Ludwig van BEETHOVEN (1770-1827)
Piano Concerto No. 3 in C minor, Op. 37 [36:50]
Piano Concerto No. 4 in G major, Op. 58* [34:13]
András Schiff (piano)
Staatskapelle Dresden/Bernard Haitink
rec. *March 1996 and November 1996, Lukaskirche, Dresden
WARNER CLASSICS MAESTRO 2564 69173-5 [71:17]

In the 1980s Bernard Haitink conducted a very fine cycle of the Beethoven piano concertos, working with Murray Perahia. On that occasion the orchestra was the Royal Concertgebouw. These later recordings found Haitink working with another elegant pianist in the shape of András Schiff and with another of the great European orchestras with which he’s formed a close association.

You may wonder why, in my opening comments, I’ve focused on the conductor rather than on the soloist. This is not to denigrate Schiff’s contribution in any way, for I enjoyed his playing very much. However, these performances demonstrate how important is the function of a conductor who is a really good accompanist. From the very first bar of the Third concerto to the end of the Fourth Haitink doesn’t put a foot wrong. He shapes the orchestral part beautifully with a real feeling for the music and he sets tempi that are sensible, that give life to the music and which always allow Beethoven’s arguments to make their proper impact. Some may feel that the speed for the first movement of the Fourth concerto is on the spacious side but I found it persuasive. Throughout both works the playing of the Staatskapelle Dresden is top class.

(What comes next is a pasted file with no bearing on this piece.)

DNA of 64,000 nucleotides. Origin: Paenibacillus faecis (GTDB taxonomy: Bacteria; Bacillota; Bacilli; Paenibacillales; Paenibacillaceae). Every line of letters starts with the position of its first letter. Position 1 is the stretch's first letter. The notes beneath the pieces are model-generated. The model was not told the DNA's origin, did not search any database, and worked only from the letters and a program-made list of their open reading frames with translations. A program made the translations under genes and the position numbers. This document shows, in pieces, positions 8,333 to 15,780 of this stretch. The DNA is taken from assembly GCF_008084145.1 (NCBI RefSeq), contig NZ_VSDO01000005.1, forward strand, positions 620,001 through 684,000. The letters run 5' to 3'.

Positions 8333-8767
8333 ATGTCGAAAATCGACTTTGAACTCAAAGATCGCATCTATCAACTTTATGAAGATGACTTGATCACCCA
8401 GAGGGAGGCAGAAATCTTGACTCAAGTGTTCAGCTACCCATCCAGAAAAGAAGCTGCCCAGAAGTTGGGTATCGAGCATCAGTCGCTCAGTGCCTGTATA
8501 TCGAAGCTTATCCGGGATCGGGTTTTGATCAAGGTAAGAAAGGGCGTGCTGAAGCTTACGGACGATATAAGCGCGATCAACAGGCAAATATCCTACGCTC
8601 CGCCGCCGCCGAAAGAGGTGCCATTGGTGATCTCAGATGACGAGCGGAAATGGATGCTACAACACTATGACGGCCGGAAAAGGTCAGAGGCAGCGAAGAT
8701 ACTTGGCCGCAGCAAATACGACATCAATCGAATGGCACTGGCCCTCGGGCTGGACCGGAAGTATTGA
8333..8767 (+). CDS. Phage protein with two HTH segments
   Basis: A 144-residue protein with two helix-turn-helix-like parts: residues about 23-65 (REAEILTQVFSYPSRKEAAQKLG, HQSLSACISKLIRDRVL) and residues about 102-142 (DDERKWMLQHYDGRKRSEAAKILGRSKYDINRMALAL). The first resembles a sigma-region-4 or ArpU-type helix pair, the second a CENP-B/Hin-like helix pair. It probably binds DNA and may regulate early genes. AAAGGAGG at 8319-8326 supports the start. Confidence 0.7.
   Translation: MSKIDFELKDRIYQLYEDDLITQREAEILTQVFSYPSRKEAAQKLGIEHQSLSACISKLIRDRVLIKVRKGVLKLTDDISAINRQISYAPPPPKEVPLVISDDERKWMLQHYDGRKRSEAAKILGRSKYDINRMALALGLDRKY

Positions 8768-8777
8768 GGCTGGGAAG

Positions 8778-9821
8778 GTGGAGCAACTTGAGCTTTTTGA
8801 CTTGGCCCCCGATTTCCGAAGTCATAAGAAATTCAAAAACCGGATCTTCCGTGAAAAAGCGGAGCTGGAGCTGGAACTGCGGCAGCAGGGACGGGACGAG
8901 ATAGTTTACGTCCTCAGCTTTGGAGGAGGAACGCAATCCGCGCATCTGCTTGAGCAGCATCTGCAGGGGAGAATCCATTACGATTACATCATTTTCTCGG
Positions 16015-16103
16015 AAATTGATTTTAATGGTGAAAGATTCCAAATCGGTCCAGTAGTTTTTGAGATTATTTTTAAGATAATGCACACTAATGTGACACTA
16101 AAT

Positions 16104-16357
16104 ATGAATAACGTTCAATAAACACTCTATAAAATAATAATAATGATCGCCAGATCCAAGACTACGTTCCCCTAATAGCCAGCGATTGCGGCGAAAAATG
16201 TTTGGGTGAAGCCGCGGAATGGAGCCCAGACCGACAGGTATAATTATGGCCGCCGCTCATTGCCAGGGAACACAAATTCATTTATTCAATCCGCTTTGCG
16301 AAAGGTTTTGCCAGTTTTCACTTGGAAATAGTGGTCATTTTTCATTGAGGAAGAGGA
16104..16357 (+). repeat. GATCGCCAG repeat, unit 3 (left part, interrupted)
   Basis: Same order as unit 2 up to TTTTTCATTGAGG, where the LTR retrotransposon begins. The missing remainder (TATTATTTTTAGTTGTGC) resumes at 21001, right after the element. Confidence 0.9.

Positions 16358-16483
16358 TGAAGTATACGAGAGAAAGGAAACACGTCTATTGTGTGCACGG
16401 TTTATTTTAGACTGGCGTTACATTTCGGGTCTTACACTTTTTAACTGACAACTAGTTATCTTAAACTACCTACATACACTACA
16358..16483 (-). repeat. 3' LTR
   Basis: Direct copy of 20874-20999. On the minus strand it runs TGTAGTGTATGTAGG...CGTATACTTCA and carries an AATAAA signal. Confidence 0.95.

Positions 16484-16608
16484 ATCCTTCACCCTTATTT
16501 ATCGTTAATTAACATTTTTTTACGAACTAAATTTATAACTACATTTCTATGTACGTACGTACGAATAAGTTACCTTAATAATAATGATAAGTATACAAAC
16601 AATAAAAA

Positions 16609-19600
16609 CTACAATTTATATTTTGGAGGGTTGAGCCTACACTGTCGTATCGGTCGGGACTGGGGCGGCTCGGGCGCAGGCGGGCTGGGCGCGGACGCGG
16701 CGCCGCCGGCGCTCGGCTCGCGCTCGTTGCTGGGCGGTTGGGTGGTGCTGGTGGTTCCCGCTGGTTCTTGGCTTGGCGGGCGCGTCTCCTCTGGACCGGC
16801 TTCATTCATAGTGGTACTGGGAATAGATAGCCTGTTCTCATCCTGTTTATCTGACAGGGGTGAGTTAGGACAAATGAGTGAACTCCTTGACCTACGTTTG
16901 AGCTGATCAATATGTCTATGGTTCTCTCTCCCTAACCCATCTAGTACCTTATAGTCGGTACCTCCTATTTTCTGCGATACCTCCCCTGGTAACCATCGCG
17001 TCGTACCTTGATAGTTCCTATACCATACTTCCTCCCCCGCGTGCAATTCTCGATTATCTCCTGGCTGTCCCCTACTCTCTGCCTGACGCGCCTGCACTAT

Schiff is a tasteful and elegant soloist. His passagework is always clean and crisp and I like in particular his reflective shaping of the slow movement of the Third concerto. I referred previously to the spacious conception of the first movement of the Fourth. I’d categorise Schiff’s approach to this movement – indeed, to the whole concerto – as thoughtful. Some listeners may find it too self-effacing and yearn for greater muscularity – and on another day, in a different mood, I might agree. But overall I enjoyed Schiff’s performances and I had the impression that he and Haitink were collaborating cohesively in the shaping of the readings.

At this point I think it’s fair to direct readers to a review of these performances, in a previous incarnation, by Christopher Howell. I only came across this review after I’d drafted my own comments. Christopher shared my enthusiasm for Haitink’s conducting – though less so in the Fourth concerto – but was less taken by Schiff’s playing than was I. Intending purchasers ought to be aware of this divergence of view but whilst I don’t think I’d categorise either performance as a Desert Island choice they gave me pleasure. The recorded sound is good; the notes no better than serviceable.

John Quinn